In 2023, net migration hit 685,000, according to estimates from the Migration Observatory. This was driven less by EU citizens arriving for work and study and more so by asylum-seeking Ukrainians fleeing Russia’s war.

British opposition Labour Party leader Keir Starmer
British opposition Labour Party leader Keir Starmer speaks to staff members of Morrisons supermarket during a campaign event in Wiltshire, Britain [Hannah McKay/Reuters]

Ukraine: Will a new UK leader adopt a ‘whatever it takes’ attitude?

After Russia invaded Ukraine in 2022, the UK pledged unwavering support to Ukraine with Sunak referring to the bond between the West and Kyiv as an “unbreakable alliance”.

At the recent Group of Seven (G7) summit in Italy, Sunak told his counterparts that the UK was behind Ukraine “whatever it takes”.

He also urged G7 leaders to be “decisive” and end “Putin’s illegal war at this critical moment”.

So far, the UK has pledged 12.5 billion pounds ($15.9bn) in support, including 7.6 billion pounds ($9.6bn) in military assistance.

Britain is one of the leading donors to Ukraine alongside the United States and Germany.

Labour has maintained that its support for Ukraine is “ironclad”.

The party said it would work with Kyiv’s government to “isolate Russia diplomatically and boost Ukraine’s industrial production”.

“We will also work to create a clear path to NATO membership for Ukraine,” the party said in its manifesto.

Gaza: ‘Anger’ amid elusive calls for an immediate ceasefire

For the thousands of Britons who have protested for peace in Gaza for the past eight months, the July 4 elections present an opportunity to have their voices heard.

In May, a YouGov poll commissioned by Medical Aid for Palestinians and the Council for Arab-British Understanding found that more than 70 percent of British people want an immediate ceasefire in Gaza.

Israel’s deadliest war on Gaza has killed almost 40,000 Palestinians. The historic Israel-Palestine conflict escalated after Hamas, which governs Gaza, led an incursion into southern Israel on October 7, during which 1,139 people were killed and about 250 were taken captive.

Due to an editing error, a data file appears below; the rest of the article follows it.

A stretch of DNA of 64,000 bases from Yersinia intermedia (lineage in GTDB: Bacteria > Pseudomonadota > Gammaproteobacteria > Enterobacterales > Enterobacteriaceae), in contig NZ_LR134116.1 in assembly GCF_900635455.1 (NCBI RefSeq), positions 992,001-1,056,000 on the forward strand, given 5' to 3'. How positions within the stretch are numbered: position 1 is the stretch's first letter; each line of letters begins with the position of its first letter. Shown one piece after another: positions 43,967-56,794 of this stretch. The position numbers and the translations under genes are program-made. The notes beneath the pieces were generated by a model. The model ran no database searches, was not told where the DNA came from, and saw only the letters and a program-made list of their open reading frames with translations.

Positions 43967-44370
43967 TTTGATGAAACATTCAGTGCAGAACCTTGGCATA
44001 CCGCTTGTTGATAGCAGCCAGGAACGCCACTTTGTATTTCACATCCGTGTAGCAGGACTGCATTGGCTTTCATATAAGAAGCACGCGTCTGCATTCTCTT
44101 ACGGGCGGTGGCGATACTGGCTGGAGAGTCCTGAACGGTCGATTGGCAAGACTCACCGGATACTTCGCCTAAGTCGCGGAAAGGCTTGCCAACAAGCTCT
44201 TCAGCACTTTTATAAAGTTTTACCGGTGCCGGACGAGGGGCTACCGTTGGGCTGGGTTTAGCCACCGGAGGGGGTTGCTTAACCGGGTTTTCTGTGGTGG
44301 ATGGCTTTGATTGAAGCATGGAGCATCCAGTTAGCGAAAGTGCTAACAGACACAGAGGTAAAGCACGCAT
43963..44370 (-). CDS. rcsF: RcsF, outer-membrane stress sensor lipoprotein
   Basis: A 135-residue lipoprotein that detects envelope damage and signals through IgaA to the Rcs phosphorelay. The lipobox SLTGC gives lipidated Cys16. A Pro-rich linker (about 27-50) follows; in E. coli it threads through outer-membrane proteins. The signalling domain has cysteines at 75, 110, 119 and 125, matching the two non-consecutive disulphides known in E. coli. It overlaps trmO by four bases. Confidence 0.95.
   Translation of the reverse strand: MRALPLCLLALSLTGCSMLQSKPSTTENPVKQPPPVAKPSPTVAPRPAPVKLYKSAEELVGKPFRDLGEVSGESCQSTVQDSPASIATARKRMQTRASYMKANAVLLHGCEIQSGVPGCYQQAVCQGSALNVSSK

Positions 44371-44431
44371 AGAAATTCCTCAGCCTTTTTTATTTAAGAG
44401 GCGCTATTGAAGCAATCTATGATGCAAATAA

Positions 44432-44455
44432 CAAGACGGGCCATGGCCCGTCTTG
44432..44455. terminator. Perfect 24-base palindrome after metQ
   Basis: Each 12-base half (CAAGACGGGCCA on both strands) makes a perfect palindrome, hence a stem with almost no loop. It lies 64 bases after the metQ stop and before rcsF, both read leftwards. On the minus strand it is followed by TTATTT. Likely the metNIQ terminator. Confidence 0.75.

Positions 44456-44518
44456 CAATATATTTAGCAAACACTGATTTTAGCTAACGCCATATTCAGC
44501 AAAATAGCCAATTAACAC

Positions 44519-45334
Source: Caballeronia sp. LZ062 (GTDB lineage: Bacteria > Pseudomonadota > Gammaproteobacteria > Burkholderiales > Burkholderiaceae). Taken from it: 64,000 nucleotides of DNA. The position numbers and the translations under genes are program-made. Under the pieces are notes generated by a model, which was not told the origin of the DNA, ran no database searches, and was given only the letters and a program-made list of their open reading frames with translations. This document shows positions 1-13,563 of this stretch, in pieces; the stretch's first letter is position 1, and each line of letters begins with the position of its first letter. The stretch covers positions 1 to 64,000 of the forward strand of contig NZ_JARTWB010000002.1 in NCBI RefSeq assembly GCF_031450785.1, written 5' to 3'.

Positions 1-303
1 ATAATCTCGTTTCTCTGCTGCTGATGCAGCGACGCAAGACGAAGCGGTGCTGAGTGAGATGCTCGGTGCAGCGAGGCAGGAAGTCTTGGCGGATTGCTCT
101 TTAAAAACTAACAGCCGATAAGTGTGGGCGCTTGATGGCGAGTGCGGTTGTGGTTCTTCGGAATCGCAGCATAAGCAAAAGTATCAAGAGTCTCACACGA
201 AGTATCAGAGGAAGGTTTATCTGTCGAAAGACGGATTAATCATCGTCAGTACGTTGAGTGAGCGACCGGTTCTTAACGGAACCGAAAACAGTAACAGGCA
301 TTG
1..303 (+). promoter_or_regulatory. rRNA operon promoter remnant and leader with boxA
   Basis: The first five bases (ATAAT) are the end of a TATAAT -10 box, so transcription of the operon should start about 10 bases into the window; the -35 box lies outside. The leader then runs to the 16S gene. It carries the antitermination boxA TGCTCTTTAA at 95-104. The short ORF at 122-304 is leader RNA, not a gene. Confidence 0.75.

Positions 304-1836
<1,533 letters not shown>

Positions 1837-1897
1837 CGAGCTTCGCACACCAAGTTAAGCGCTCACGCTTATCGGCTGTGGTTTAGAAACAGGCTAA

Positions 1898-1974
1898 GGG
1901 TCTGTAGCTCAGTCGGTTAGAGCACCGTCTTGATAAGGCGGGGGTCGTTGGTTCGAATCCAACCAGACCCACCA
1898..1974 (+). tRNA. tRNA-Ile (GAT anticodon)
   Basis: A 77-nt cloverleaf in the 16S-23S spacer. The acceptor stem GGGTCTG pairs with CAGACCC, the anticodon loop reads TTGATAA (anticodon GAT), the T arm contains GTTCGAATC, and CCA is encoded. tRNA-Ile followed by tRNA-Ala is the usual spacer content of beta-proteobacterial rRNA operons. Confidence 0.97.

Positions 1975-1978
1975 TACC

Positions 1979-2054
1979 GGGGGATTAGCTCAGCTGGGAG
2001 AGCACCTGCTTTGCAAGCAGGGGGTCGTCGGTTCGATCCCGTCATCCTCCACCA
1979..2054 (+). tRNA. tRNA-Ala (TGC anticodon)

Among those who want a ceasefire, 67 percent are Conservative voters and 86 percent are Labour voters, according to the poll.

Neither party has vociferously called for an immediate ceasefire.

Some pro-Palestinian voters who traditionally would have voted Labour are expected to abandon the party. But the impact of this is not clear; some experts said the effect will be limited amid the general upswell of support for Labour.

For Kamal Hawwash, a British-Palestinian professor who is standing as an independent candidate in Birmingham Selly Oak, his decision to leave Labour came after Starmer said Israel had the right to cut off water and electricity to Gaza after October 7.

Starmer later backtracked and said he had meant Israel had the right to defend itself, but many Muslim voters have held his comments against him.

Now, the Labour Party has pledged to recognise a Palestinian state as part of a peace process “which results in a two-state solution with a safe and secure Israel alongside a viable and sovereign Palestinian state”.

Tahir Talati, an imam, recently told Al Jazeera that most of his community has “flatly said we’re not going to be voting for the Labour Party in this election”.

“[Starmer] needs to call out a genocide when it’s a genocide,” he said.

Reflecting on the pro-Palestine movement, he added: “The immediate reaction, one was of anger as you could see by the hundreds of thousands who come out on the streets of London every week. The other was also, let’s take a step back to see what the community can do to ensure that the voices of the Muslim community are represented at the highest levels of British government.”

Source: Al Jazeera and news agencies